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Senior MP blasts Russian athletes’ ousting from 2016 Olympics as ‘medieval justice’

Senior MP blasts Russian athletes’ ousting from 2016 Olympics as ‘medieval justice’
The head of the State Duma Committee for Civil and Criminal Law says the IOC’s possible decision to bar the whole Russian national team from the Rio Olympics would violate human rights and harks back to medieval justice, with its presumption of guilt.

This case violates some particular human rights. What is the difference between the presumption of innocence and the presumption of guilt that they want us to switch to? Presumption of innocence is the rule when prosecution needs to prove the suspect’s guilt and presumption of guilt in which they want to immerse us is the opposite – it’s the medieval principle when you have to prove that you are not guilty,” MP Pavel Krasheninnikov (United Russia) told Interfax.

READ MORE: ‘Russia's ban from Rio Olympics due to political intrigue’

The parliamentary was commenting on the statement by the International Association of Athletics Federations (IAAF) which had earlier announced that Russian athletes will be able to apply for permission to compete in the 2016 Summer Olympics if they can prove they took no banned substances.

On Tuesday, the International Olympic Committee is expected to hold a session on the problem at which it will decide on whether the Russian national team as a whole should be allowed to compete in the 2016 Olympic Games in Brazil.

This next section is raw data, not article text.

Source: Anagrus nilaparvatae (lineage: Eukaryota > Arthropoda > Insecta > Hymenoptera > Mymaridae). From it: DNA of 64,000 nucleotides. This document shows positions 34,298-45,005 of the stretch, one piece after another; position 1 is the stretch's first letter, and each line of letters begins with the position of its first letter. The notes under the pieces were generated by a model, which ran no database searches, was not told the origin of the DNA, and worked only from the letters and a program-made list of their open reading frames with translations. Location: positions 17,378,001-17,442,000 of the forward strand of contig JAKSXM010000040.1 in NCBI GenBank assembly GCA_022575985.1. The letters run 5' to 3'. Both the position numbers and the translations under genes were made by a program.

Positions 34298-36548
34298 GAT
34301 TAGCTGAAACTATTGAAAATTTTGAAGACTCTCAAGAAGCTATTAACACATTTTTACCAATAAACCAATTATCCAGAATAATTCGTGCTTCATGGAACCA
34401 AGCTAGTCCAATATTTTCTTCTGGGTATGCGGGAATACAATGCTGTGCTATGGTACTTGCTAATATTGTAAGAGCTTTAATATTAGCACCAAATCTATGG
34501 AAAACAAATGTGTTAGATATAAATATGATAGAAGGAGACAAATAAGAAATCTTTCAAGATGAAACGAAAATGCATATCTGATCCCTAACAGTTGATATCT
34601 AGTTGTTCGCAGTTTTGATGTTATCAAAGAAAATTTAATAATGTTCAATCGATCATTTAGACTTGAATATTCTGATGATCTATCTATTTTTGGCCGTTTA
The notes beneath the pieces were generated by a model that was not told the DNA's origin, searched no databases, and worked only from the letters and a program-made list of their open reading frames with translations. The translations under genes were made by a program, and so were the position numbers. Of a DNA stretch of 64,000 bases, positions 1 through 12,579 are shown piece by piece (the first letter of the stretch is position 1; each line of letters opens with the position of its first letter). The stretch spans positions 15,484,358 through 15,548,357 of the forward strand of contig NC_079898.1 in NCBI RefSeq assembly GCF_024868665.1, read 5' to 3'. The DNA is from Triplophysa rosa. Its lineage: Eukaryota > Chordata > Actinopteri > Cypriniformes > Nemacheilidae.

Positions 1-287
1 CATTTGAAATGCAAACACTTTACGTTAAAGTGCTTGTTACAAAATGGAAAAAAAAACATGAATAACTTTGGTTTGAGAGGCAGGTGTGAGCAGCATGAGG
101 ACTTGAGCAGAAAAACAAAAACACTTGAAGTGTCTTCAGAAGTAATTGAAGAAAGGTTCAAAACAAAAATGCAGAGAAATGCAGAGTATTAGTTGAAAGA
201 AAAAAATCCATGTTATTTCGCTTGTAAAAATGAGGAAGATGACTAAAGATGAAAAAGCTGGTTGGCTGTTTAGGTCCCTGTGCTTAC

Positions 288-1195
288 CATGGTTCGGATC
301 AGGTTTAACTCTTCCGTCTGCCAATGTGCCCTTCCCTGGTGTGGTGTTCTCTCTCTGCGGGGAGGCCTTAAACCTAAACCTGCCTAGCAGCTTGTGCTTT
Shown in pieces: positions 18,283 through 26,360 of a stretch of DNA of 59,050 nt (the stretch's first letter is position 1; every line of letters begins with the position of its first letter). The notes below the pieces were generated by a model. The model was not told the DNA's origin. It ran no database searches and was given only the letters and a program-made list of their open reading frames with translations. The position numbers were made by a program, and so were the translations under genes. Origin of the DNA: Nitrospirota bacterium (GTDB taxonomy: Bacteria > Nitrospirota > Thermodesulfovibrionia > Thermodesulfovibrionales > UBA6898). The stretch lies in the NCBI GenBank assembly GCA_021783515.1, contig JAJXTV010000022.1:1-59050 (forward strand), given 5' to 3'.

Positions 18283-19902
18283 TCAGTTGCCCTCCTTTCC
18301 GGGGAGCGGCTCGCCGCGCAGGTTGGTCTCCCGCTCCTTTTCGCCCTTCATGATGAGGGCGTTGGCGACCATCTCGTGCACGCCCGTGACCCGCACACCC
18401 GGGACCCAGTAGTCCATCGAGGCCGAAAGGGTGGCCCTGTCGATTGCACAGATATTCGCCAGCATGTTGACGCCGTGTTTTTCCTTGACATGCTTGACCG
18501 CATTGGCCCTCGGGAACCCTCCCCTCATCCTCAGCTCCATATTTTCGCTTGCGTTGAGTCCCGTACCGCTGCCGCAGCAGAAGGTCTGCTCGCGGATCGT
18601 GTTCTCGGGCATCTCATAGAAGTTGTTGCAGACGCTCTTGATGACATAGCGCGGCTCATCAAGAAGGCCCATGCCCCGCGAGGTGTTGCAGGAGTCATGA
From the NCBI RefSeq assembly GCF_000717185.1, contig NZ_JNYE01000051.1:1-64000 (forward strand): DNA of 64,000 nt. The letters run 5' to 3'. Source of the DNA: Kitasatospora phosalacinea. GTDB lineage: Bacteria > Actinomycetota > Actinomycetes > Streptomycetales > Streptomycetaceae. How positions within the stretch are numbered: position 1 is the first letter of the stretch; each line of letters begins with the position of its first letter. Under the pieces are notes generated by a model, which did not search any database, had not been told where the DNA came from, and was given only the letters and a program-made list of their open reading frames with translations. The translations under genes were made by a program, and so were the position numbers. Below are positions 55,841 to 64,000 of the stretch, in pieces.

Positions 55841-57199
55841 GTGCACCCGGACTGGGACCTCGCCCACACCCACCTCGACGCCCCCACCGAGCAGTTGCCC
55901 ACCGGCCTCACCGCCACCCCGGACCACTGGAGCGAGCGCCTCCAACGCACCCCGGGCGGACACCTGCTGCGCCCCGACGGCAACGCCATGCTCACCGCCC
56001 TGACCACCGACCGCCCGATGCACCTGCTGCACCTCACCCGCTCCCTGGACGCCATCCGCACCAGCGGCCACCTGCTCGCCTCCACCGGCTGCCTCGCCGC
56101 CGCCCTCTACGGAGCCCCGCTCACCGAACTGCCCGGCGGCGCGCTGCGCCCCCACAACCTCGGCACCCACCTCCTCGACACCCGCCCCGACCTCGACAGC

Krasheninnikov added that in case the International Olympic Committee upholds the decision and bars the Russian team from participation, the lawyers must use the sports arguments and also turn to the human rights side of the problem. However, he acknowledged the fact that in this case addressing the European Court of Human Rights would be a formality because Olympic Games are an international event, and not limited solely to Europe.

READ MORE: IOC supports IAAF decision to ban Russia’s track & field team ahead of 2016 Olympics

Vladimir Putin’s press secretary Dmitry Peskov on Monday told reporters that Russian authorities would insist that “clean” athletes who never used any banned substances must not share the blame with those caught doping.

Naturally, all of us regret the decision that concerns our track-and-field athletes, and President Putin has also expressed his regret when he spoke at the St. Petersburg Economic Forum. He said that from his point of view, a collective approach that uses collective responsibility criteria is not just and that the definitely-clean athletes who have never used doping must not suffer if someone was caught using banned substances,” Peskov said.

Definitely, this position will be defended at various levels,” he added.